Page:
Don't accept good enough. Bring quality back.

It's disturbing the amount of times I hear designers, clients, or anyone else for that matter, use the phrase "good enough". Unfortunately we live in an age where "good enough" is acceptable, and actually what the majority expects. I want to change this. I want to bring quality back to everything we do.

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Make sure you have a mutually agreed upon contract before you start

As word broke last month that Tobias Frere-Jones was suing his business partner Jonathan Hoefler for 50% ownership of the $50 million type foundry Hoefler & Frere-Jones, one detail in the story stood out as particularly distressing to me.

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You are not your users. You definitely know your products and services inside and out and that is the main thing that sets you apart from them. You've seen every sketch, diagram, prototype and have been hands on from the beginning. You have insights that no one else has and this is what's going to make you successful if you know your users and design for their needs.

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As a creative director—just a creative person in general—I've had a lot of trouble lately producing work that I feel is up-to my acceptable level of quality. I feel like I haven't "created" anything for a long time.

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Developing a website for your organization, whether it is a new project or a redesign, can be a huge undertaking. And a very important one. Because so many different elements come into play throughout the process, it can also take a lot longer than expected to get a website launched. Below are 5 things clients can do on their end, to make sure that the project goes smoothly and stays on track.

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Working on your company's website is an important project. Websites have become the central hub of most business' marketing efforts and, for many companies, their website is their business. Below are 10 questions that you should answer before your design and development team gets to work. Having the answers to these questions clearly defined will save you a lot of time and money in the long run. It will also ensure that the information architecture, design and development of your website is what it needs to be in order to meet your business' goals.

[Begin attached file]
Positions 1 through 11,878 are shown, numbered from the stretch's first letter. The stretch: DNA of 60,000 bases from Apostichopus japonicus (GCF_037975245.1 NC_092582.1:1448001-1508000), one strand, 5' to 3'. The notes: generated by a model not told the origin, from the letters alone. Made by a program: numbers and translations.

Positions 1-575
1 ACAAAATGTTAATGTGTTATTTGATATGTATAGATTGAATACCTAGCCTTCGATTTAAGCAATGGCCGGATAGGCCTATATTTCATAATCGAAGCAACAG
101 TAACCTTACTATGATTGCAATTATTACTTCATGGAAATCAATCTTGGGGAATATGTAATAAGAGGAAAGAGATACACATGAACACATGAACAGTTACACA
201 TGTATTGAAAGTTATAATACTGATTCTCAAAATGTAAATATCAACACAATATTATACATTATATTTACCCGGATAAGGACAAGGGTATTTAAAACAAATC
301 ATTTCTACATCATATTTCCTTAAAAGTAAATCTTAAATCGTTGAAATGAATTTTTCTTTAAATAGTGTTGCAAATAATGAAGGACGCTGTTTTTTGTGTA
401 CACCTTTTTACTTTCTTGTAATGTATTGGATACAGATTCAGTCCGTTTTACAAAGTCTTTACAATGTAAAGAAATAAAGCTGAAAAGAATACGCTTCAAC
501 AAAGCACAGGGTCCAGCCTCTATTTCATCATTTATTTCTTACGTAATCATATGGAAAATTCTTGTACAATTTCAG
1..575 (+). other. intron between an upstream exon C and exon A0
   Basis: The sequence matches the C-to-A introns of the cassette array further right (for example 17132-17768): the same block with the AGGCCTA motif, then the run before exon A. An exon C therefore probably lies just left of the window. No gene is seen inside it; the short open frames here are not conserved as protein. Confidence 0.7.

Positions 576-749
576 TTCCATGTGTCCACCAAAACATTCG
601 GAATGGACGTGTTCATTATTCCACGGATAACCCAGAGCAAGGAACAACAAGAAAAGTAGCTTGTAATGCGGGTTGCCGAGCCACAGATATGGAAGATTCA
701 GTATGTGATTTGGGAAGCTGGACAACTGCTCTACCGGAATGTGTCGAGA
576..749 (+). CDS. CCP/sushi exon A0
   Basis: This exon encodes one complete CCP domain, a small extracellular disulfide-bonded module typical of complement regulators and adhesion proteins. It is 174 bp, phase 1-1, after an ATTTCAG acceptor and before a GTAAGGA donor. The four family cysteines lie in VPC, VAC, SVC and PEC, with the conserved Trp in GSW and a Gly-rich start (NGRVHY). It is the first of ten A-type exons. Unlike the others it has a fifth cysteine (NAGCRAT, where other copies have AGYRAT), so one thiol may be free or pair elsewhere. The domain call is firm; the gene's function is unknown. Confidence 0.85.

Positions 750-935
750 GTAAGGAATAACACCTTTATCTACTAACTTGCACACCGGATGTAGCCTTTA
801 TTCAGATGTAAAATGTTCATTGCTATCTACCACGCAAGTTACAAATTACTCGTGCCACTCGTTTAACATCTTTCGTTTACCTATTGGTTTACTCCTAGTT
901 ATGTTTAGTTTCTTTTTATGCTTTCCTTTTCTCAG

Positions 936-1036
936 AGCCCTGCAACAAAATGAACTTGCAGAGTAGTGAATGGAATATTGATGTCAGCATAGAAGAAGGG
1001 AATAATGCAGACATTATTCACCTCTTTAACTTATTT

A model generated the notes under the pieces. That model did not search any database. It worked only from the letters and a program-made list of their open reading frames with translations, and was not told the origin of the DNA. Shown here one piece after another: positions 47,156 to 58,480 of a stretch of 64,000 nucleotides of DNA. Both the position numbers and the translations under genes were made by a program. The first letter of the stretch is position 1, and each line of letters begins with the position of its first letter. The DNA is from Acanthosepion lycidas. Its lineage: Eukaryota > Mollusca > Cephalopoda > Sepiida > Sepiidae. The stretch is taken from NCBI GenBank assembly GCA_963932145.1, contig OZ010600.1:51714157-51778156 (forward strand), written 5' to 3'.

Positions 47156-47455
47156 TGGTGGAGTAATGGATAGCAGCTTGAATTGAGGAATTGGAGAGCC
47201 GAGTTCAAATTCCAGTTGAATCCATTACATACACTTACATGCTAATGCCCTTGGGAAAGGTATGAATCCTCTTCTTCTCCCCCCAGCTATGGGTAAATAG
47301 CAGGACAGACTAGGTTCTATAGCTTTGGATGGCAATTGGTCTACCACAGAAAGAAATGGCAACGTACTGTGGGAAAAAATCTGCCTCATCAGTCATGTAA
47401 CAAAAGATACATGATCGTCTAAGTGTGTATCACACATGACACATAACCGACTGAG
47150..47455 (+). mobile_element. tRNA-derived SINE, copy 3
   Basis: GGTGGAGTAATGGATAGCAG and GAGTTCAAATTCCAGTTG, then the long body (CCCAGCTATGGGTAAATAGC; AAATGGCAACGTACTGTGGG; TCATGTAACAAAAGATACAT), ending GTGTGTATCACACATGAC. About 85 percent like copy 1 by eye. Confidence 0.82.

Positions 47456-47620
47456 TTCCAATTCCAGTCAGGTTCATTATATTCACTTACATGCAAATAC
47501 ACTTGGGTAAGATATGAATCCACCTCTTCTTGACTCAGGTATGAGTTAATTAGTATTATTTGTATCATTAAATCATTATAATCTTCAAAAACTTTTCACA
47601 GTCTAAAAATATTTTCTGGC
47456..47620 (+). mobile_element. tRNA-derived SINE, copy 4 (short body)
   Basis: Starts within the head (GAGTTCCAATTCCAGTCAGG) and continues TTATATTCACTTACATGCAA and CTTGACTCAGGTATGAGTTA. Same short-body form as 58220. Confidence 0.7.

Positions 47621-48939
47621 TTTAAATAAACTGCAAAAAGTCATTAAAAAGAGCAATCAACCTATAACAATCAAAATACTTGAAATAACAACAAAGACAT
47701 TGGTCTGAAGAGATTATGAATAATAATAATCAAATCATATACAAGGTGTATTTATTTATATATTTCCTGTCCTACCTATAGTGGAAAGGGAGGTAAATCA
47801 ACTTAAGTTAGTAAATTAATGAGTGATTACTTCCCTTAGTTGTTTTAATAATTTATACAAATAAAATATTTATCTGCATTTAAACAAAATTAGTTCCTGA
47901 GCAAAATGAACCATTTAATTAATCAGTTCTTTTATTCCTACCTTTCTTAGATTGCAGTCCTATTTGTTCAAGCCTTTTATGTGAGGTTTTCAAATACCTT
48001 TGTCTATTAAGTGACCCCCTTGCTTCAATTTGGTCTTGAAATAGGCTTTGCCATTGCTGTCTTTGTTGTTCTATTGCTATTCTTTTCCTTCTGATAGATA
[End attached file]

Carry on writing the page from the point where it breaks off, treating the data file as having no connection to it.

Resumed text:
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Over my years in the advertising and marketing world I've heard plenty of good reasons for really getting to know your client's business.

In my experience, there is one great reason for designers, and account teams in particular, to really immerse themselves in their client's brand - it saves time!

When you speak your client's language, understand their values, their mission, who their target consumer is and what their target customer wants, it will save you hours upon hours. How you ask? Primarily, time saved on revisions and back and forth emails.

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02.23.2009 : :

Hello and thanks for checking out this blog! (I know there’s about a trillion of them out there, so I’m flattered you’d wanna hear what I have to say.) I wanted to take a few minutes to introduce myself and tell you just a little bit about me and what you can expect from my blogs.

Like many people that I’ve met in the business, I ended up in advertising by pure accident. An aspiring actress right out of college (rare to find in L.A., I know) I was looking for a part time job to help pay the rent between auditions. Having tried the restaurant world and not having really liked it, I skimmed Craigslist for part-time administrative jobs and sent in my resume to a few places. One of them, a full service advertising agency, was looking for a receptionist. They called me in and I had the opportunity to be interviewed by the company’s vice president, who about 15 minutes into the interview decided that I would make an excellent account coordinator. The pay beat that of the receptionist’s so I thought, “What the heck? I’ll give it a shot.” So now, years later, here you have me. Still working in the business and loving it.

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